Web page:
Ellora is a village in India, formerly known as Elapurâ, located 30 km from the city of Aurangabad in Maharashtra famous for its troglodyte architecture, Buddhist monasteries and temples (group A: 1 grottes from 12 to 500 V. v. 650), Hindus (group B: 13 to 31 caves carved in the seventh and eighth century) and Jain (group C: built between the eighth and thirteenth centuries).
These structures were excavated from a vertical wall of hills Charanandri and they are only 34, including 12 Buddhist, 17 Hindu and 5 Jain. The coexistence of these structures shows the religious tolerance which India has always been.
In 1983, the site of Ellora has been listed as world heritage by UNESCO.
Hindu caves were constructed in the beginning of the seventh. Some of them are of such complexity that it took a very important time to complete.
The Temple of Kailâsanâtha (725-755) is the jewel of the site, a building shaped temple, completely excavated from the cliff. Its size is twice bigger than the Parthenon in Athens.
The Buddhist caves
The Buddhist caves are the earliest structures and consist mainly vihara and monasteries, some have shrines illustrated by an image of Buddha.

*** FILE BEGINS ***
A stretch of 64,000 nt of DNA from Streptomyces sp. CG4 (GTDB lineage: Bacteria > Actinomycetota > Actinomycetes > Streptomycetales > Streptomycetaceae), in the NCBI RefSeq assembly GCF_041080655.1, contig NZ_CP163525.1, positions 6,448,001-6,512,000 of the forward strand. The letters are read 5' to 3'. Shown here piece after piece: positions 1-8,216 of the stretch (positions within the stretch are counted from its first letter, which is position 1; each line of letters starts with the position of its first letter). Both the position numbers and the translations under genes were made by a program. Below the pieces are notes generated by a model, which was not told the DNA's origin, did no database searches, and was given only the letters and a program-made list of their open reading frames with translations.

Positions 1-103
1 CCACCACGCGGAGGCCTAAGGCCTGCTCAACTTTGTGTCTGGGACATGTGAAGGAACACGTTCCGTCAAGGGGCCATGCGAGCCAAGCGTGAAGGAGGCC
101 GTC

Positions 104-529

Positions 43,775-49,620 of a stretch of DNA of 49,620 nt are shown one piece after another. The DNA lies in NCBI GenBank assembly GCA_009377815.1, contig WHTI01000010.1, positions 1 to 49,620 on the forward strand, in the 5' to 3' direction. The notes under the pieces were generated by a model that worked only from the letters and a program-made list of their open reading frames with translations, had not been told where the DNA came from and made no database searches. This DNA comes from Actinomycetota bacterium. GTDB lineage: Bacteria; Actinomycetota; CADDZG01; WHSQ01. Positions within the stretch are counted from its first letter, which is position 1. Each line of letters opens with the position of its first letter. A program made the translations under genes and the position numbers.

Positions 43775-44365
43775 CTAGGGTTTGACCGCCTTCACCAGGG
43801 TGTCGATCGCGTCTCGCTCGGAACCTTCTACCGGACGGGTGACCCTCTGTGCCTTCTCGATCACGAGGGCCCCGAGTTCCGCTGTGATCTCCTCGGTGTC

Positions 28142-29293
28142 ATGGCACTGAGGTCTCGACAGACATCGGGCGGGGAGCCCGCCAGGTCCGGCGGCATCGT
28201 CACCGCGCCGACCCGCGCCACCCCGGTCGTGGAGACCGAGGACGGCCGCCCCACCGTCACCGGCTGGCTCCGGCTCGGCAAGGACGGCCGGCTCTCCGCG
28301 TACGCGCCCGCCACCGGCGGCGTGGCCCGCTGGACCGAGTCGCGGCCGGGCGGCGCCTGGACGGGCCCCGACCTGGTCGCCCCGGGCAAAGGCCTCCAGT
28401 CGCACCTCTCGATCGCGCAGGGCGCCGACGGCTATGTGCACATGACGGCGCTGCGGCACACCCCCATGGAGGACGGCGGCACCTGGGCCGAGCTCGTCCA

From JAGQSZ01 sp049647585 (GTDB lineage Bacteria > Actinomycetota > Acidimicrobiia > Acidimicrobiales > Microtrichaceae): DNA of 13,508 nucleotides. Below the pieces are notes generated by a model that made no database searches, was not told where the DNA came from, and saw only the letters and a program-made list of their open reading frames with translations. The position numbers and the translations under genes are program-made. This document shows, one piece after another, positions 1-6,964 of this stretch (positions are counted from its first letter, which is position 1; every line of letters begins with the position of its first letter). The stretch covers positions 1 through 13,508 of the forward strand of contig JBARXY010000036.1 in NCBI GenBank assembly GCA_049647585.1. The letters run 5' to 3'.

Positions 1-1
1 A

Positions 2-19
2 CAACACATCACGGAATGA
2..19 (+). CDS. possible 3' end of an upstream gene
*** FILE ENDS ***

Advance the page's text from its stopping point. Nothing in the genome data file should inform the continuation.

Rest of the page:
The cave's most famous Buddhist cave is Vishwakarma, better known as the "Cave of the carpenter." This nickname comes from the fact that entry and ceilings were carved so as to give the impression of wooden beams. At the heart of this cave is a statue of Buddha.
These caves have dimensions that reveal the concepts of Jainism. These effects reflect the strong sense of asceticism. That is why their dimensions are smaller. Yet the caves are carved as finely as their Hindu and Buddhist. These caves also differ from other because their ceilings were originally painted richly. Fragments of paint are still visible today.(W3C)
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